The Tax Ombud’s office can provide assistance

Global Publication February 01, 2017

The Tax Ombud’s office was created in 2013 by the Tax Administration Act. The mandate of the office is to review and address any complaint by a taxpayer regarding a service, procedural or administrative matter arising from the application of the provisions of a tax Act by SARS.  The office of the Ombud needs to resolve disputes between taxpayers and SARS and to identify systemic problems within SARS.  The office seeks to give taxpayers who have exhausted the SARS complaints process (described in our previous article ) an alternative method of remedying a complaint. Only if there are compelling circumstances will the office address a complaint prior to SARS having been given the opportunity to resolve it.

The process to lodge a complaint is fairly simple. A taxpayer can download the complaints form (OTO 01) from the website (, complete it and send it to  The office can also be contacted on 0800 662 837.  The Tax Ombud strives to resolve valid complaints within 15 business days of receipt of a complaint.

According to the Act, the Ombud needs to perform its functions independently. The Ombud will always maintain a neutral position, look at all sides of the problem and recommend corrective action where appropriate and necessary.

The Tax Ombud’s recommendations are not binding on taxpayers or SARS.  Despite this, Eric Mkhawane, the chief executive of the Ombud’s office has been quoted saying that in almost all cases, SARS has implemented the Ombud’s recommendations.

Note that lodging a complaint with the Ombud’s office does not remove the taxpayer’s obligation to pay any outstanding tax, penalties or interest.  Although the Ombud’s office can propose that collections be stayed, only SARS has the authority to suspend collection.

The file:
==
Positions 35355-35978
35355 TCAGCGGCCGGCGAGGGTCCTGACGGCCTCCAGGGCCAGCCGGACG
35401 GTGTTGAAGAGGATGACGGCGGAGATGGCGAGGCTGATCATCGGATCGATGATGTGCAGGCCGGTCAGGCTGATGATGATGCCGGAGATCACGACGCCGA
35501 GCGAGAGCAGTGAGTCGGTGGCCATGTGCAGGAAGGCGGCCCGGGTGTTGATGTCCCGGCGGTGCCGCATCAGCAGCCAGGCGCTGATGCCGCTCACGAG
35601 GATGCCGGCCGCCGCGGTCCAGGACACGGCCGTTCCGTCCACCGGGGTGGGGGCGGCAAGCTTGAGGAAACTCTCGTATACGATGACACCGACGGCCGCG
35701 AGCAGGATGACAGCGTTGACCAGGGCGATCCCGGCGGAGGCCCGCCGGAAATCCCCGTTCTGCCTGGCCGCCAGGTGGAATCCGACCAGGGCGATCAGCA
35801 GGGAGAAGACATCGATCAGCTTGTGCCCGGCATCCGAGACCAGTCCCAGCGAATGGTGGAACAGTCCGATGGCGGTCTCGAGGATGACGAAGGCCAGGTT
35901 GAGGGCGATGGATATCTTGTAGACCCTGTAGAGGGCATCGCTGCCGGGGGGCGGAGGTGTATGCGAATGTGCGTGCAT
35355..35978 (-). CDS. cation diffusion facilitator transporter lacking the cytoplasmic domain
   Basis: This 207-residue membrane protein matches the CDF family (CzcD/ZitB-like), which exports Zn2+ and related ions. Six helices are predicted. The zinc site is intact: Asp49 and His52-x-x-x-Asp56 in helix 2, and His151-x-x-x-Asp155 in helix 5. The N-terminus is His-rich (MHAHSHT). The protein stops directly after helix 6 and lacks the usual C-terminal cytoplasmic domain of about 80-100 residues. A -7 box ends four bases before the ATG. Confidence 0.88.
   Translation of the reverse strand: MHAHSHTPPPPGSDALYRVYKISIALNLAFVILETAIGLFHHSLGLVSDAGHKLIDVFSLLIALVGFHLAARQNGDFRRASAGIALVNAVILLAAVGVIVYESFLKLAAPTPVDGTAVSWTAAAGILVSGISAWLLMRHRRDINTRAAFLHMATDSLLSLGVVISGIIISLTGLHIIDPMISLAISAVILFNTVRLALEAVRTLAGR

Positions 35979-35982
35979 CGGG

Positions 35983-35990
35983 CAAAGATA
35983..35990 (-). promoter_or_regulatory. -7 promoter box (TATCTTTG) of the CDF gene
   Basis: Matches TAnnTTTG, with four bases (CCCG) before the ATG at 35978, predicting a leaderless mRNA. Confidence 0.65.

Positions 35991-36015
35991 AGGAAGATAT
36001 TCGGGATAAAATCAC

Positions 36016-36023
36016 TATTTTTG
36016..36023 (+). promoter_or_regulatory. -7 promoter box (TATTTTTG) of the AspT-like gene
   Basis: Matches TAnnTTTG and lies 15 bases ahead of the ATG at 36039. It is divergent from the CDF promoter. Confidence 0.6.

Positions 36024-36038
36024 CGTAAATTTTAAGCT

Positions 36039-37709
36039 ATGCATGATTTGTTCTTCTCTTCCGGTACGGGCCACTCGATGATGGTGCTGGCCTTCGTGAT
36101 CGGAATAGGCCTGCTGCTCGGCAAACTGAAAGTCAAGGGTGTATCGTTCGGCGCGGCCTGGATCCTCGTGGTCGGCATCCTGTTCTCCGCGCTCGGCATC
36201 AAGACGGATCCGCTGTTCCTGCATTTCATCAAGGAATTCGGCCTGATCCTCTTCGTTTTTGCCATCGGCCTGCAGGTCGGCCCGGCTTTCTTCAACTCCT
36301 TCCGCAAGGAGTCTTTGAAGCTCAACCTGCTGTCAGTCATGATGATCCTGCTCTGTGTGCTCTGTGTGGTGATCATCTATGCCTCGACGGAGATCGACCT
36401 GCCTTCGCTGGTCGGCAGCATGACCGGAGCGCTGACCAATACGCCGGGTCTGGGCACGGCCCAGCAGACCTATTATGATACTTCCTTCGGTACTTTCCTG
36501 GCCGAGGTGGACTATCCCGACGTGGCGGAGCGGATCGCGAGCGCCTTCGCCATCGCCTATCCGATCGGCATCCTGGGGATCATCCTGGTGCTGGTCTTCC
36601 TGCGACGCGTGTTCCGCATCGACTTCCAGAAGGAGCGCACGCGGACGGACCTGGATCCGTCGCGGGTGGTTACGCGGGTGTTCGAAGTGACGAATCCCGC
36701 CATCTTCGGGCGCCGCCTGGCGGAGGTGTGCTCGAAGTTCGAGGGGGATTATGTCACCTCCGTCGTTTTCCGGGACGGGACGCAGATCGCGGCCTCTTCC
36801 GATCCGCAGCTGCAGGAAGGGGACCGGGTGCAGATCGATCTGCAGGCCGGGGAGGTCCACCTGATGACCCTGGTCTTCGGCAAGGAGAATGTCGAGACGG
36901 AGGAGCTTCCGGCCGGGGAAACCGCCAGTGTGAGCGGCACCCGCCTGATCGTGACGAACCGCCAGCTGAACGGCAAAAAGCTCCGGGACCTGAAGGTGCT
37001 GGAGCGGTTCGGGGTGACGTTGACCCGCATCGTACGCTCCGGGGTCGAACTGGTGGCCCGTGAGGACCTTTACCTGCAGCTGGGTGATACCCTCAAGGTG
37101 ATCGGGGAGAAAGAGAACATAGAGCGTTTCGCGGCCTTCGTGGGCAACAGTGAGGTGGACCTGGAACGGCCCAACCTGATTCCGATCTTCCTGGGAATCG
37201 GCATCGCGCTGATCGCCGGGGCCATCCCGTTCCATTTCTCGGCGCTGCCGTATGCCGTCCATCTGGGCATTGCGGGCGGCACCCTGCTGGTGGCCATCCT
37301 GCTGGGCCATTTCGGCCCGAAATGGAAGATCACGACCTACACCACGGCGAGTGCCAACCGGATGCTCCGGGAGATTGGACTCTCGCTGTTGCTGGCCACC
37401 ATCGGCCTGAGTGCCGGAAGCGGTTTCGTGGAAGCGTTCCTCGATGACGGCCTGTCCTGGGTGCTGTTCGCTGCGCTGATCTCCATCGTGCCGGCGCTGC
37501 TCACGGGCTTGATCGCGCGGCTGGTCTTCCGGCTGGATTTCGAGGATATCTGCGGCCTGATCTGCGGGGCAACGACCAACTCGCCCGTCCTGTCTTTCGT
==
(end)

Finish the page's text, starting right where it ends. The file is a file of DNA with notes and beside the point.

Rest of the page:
The Tax Administration Laws Amendment Act contains the following amendments which will strengthen the Tax Ombud’s independence from SARS and its overall effectiveness:

  • Tax Ombud’s tenure will be extended from three years to five years.
  • Tax Ombud can employ staff without having to obtain consent from the SARS Commissioner which is currently the case.
  • Tax Ombud will control its own budget, approved by the Minister of Finance. The Ombud is currently funded by SARS.
  • If SARS or the taxpayer does not accept the Tax Ombud’s recommendations, their reasons must be provided to the Tax Ombud within 30 days and may be included in a report to the Minister or the Commissioner.
  • The mandate of the Tax Ombud is extended to investigation and review, at the request of the Minister or on the initiative of the Tax Ombud with the approval of the Minister, of any systemic issue related to a service matter or the application of the provisions of the Tax Administration Act or procedural or administrative provisions of a tax Act.

If all options at SARS and the Office of the Tax Ombud have been exhausted and the taxpayer is not satisfied with the manner in which the complaint has been dealt with, one of the remedies available is for the taxpayer to escalate the complaint to the Office of the Public Protector.


Director: Norton Rose Fulbright Tax Services (Pty

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